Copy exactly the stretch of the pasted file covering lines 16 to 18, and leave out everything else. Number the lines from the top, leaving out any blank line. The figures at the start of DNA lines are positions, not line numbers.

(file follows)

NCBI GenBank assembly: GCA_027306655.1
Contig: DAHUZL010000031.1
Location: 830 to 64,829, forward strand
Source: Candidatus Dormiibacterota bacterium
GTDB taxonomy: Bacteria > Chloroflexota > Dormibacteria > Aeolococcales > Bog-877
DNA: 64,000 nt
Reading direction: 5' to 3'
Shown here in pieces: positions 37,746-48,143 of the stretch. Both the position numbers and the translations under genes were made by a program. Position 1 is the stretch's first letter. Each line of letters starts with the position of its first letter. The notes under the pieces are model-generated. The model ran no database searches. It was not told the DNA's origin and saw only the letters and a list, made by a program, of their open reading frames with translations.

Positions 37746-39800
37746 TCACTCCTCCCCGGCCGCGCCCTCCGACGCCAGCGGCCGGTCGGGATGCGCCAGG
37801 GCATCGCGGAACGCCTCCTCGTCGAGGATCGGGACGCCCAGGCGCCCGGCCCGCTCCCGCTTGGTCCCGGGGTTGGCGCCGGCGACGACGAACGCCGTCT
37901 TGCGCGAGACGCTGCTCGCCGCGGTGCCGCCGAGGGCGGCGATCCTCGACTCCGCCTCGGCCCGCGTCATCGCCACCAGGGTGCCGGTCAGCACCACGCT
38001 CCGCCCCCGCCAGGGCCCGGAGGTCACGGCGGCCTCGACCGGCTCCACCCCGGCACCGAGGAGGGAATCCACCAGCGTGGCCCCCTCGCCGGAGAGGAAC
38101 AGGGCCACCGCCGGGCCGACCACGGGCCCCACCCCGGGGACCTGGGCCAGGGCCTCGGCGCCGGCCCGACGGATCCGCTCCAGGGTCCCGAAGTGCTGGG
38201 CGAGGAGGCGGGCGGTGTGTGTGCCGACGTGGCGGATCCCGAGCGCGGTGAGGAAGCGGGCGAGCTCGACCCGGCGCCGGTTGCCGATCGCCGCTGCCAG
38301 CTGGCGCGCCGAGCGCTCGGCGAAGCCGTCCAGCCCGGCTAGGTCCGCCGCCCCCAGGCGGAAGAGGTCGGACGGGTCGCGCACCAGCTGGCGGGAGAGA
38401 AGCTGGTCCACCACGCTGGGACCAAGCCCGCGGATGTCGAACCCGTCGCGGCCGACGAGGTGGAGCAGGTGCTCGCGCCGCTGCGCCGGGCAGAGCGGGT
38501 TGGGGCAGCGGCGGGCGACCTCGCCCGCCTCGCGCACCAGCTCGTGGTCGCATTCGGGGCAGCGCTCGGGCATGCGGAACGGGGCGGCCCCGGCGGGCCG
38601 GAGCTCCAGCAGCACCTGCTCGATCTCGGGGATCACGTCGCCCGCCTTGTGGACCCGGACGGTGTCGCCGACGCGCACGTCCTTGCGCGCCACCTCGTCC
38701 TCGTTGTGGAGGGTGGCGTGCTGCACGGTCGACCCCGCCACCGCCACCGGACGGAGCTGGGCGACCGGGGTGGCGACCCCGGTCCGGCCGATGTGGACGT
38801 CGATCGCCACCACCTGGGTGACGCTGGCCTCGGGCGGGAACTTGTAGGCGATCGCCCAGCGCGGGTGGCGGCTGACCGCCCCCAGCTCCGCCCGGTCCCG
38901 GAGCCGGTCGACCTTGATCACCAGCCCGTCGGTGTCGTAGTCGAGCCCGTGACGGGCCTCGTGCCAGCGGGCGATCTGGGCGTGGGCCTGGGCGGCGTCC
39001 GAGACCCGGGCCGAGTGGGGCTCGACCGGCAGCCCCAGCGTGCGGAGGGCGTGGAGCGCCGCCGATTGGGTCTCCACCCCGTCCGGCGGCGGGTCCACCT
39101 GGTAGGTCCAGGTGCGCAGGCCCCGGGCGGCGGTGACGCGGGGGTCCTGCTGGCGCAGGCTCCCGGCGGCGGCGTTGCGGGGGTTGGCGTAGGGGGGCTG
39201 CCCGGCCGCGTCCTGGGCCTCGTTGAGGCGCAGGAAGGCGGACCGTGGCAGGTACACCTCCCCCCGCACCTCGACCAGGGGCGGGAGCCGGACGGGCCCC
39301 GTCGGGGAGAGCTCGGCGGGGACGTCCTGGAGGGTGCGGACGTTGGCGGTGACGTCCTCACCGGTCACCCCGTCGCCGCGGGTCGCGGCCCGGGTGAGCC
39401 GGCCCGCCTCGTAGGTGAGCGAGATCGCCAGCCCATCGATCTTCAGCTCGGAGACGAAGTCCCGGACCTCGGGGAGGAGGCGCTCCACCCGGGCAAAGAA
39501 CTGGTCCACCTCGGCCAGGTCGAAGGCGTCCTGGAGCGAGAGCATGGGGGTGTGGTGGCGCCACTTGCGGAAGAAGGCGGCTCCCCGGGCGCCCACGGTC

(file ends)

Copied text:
38301 CTGGCGCGCCGAGCGCTCGGCGAAGCCGTCCAGCCCGGCTAGGTCCGCCGCCCCCAGGCGGAAGAGGTCGGACGGGTCGCGCACCAGCTGGCGGGAGAGA
38401 AGCTGGTCCACCACGCTGGGACCAAGCCCGCGGATGTCGAACCCGTCGCGGCCGACGAGGTGGAGCAGGTGCTCGCGCCGCTGCGCCGGGCAGAGCGGGT
38501 TGGGGCAGCGGCGGGCGACCTCGCCCGCCTCGCGCACCAGCTCGTGGTCGCATTCGGGGCAGCGCTCGGGCATGCGGAACGGGGCGGCCCCGGCGGGCCG